'They will bend the knee': Lincoln project cofounder cautions against dismissing Trump




  • In Politics
  • 2022-11-27 10:00:04Z
  • By The Guardian
Photograph: Patrick Semansky/AP
Photograph: Patrick Semansky/AP  

Donald Trump, the former US president, is all washed up. Ron DeSantis, the governor of Florida, is poised to dethrone him. This is the view currently in vogue among many in Washington.

Not so fast, argues Rick Wilson, a veteran Republican strategist and co-founder of the Lincoln Project, an anti-Trump group that shot to prominence with go-for-the-jugular advertisements before becoming mired in scandals of its own.

"The greatest danger in American politics is not recognising that there are great dangers," Wilson, who lives in Florida, says in a phone interview. "The same people in 2015 and 2016 were confidently asserting Donald Trump could never, ever under any circumstances win the Republican nomination, and there were never any circumstances where Donald Trump could beat Hillary Clinton, and then he could never have almost a million people die because of his mishandling of Covid and on and on and on and on.

"I know that the Republicans who right now are acting very bold and the donors who are acting very frisky - as Trump starts winning primaries, they will bend the knee, they will break, they will fall, they will all come back into line."

When Trump scheduled his announcement of a third run for the White House this month, he had hoped to ride a "red wave" of midterm election successes and sweep aside potential rivals within the Republican party. But the red wave ebbed and his anticlimactic campaign launch had the opposite effect.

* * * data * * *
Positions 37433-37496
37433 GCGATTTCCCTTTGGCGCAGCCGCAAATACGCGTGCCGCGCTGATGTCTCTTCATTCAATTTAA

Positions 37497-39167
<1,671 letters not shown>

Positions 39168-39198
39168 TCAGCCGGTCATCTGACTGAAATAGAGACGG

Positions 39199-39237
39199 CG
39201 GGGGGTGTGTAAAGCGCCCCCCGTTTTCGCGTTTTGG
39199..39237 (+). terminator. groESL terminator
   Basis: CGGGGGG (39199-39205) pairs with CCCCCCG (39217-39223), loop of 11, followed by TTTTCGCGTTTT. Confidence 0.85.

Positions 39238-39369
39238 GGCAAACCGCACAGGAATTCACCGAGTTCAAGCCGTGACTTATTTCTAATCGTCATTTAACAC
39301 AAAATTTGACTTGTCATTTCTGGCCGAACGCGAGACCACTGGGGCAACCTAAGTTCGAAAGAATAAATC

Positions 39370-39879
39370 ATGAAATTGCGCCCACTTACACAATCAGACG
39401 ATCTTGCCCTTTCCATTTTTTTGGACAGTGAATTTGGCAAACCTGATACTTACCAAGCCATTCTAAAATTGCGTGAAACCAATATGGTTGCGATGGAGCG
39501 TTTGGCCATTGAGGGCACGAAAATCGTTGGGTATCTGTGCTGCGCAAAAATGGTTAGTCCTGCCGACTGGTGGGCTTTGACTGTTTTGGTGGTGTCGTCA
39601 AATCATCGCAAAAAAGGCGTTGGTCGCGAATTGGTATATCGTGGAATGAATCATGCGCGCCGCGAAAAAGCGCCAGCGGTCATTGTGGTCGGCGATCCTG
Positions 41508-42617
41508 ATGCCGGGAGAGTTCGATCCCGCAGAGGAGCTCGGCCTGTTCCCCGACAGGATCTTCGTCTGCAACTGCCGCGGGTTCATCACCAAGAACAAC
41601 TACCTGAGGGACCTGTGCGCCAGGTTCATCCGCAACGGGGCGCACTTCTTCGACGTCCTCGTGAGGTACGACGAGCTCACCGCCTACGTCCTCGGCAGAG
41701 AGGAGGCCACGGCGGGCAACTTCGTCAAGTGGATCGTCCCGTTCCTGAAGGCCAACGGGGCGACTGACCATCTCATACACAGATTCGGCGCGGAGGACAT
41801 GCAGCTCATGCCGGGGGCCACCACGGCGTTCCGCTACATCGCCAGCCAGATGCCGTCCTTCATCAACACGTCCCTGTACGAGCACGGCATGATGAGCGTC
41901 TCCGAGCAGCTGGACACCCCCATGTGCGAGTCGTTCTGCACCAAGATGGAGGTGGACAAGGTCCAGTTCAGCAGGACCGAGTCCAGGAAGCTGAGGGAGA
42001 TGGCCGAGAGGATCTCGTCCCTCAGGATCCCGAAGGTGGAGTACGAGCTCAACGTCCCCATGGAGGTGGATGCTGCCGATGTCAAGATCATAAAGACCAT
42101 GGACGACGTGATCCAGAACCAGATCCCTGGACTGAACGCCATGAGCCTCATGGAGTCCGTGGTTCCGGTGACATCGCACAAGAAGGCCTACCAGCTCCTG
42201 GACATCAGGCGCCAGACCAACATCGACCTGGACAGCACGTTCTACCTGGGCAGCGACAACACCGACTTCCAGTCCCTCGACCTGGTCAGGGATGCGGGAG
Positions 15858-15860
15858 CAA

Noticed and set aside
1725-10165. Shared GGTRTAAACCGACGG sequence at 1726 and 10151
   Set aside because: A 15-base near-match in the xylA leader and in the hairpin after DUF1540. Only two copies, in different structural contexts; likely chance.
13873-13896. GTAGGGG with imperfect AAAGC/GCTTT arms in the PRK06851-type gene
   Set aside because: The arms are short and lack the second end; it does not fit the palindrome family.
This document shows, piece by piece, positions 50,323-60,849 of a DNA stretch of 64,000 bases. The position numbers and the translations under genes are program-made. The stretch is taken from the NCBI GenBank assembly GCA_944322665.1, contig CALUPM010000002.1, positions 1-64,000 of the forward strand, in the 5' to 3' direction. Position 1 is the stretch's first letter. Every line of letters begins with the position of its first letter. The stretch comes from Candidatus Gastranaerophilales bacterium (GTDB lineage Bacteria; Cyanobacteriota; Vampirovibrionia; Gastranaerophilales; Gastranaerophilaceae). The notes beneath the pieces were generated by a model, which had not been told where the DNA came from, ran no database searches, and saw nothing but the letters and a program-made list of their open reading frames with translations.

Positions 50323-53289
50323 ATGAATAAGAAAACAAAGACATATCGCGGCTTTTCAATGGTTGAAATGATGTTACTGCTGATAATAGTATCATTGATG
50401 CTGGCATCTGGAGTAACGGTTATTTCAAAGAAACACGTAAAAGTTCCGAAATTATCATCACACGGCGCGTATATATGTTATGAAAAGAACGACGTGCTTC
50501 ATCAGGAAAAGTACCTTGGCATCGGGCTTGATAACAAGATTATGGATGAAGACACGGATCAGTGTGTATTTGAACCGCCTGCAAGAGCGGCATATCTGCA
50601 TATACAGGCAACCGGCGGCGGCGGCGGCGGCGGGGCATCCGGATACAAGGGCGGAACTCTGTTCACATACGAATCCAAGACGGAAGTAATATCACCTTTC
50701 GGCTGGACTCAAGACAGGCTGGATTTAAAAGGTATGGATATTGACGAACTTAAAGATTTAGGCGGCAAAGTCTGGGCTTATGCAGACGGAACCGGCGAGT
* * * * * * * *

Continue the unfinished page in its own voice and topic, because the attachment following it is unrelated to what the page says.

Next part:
With Trump at arguably his weakest point since last year's January 6 insurrection, senior Republicans are criticising his losing habit, Rupert Murdoch's media empire is ridiculing him and big money donors such as Ken Griffin and Stephen Schwarzman are deserting what they perceive as a sinking ship.

The new conventional wisdom - or wishful thinking - among numerous pundits is that, after surviving crisis after crisis, Trump has finally met his Waterloo. A slew of federal, state and congressional investigations and opinion polls showing DeSantis ahead or level lend credence to this view.

Some have noted, however, that Trump maintains an iron grip on his base and, just as in 2016, that might be enough to win a Republican primary race in which the anti-Trump vote is split among several candidates.

Wilson, 59, author of the books Everything Trump Touches Dies and Running Against The Devil: A Plot To Save America from Trump and Democrats From Themselves, says: "He controls a quarter, at the minimum, of the Republican base. Even if it's 15% and he goes into Iowa, New Hampshire and South Carolina, and he wins primaries because he has 15% going in, that's the ballgame. It's over. It's done. Everybody else, it's all over bar the crying."

Supporters watch as Donald Trump arrives to announce he is running for president on Tuesday at Mar-a-Lago.
Supporters watch as Donald Trump arrives to announce he is running for president on Tuesday at Mar-a-Lago.  

He adds: "Right now they're all talking so much shit: 'I'm not going to get with Trump. I'm going to be with the hot new number, DeSantis.' When DeSantis gets his ass handed to him, when he gets his clock cleaned in a debate or forum or just by Trump grinding away at him, eating him alive mentally for weeks on end, and suddenly Donald Trump's numbers start posting up again, all the conservative thinkers who are right now like, 'We will never vote for Trump again, we have integrity!' will find themselves some excuse. 'Well, you know, we don't like Trump's tweets, but otherwise it's pure communism!'

"It's all bullshit, it's all a fucking game, and that game is going to play out in a way that does not result in the outcome that the donor class thinks they're going to get."

Wilson, who began his career on the 1988 presidential campaign of George HW Bush, worked as a consultant and political ad maker for numerous candidates and state parties. In December 2019 he and other Republican operatives founded the Lincoln Project, a political action committee that assailed Trump with a punch-in-the-mouth brio eschewed by "when they go low, we go high" Democrats.